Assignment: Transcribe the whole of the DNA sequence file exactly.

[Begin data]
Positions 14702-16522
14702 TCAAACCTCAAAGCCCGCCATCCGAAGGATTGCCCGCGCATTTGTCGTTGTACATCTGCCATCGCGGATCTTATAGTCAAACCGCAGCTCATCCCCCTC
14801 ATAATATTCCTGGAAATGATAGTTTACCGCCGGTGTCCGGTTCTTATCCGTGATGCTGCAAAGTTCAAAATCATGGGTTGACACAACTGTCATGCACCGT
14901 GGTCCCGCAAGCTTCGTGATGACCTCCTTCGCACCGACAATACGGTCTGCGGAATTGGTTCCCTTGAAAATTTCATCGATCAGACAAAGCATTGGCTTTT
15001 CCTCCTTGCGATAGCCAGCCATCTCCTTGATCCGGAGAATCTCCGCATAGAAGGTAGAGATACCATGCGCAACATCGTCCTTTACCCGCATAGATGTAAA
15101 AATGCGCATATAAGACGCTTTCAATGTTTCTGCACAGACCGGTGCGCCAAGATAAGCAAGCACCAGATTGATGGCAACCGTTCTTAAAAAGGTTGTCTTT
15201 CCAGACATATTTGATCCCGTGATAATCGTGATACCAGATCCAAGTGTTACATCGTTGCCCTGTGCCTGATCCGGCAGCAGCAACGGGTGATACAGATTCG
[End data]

Positions 14702-16522
14702 TCAAACCTCAAAGCCCGCCATCCGAAGGATTGCCCGCGCATTTGTCGTTGTACATCTGCCATCGCGGATCTTATAGTCAAACCGCAGCTCATCCCCCTC
14801 ATAATATTCCTGGAAATGATAGTTTACCGCCGGTGTCCGGTTCTTATCCGTGATGCTGCAAAGTTCAAAATCATGGGTTGACACAACTGTCATGCACCGT
14901 GGTCCCGCAAGCTTCGTGATGACCTCCTTCGCACCGACAATACGGTCTGCGGAATTGGTTCCCTTGAAAATTTCATCGATCAGACAAAGCATTGGCTTTT
15001 CCTCCTTGCGATAGCCAGCCATCTCCTTGATCCGGAGAATCTCCGCATAGAAGGTAGAGATACCATGCGCAACATCGTCCTTTACCCGCATAGATGTAAA
15101 AATGCGCATATAAGACGCTTTCAATGTTTCTGCACAGACCGGTGCGCCAAGATAAGCAAGCACCAGATTGATGGCAACCGTTCTTAAAAAGGTTGTCTTT
15201 CCAGACATATTTGATCCCGTGATAATCGTGATACCAGATCCAAGTGTTACATCGTTGCCCTGTGCCTGATCCGGCAGCAGCAACGGGTGATACAGATTCG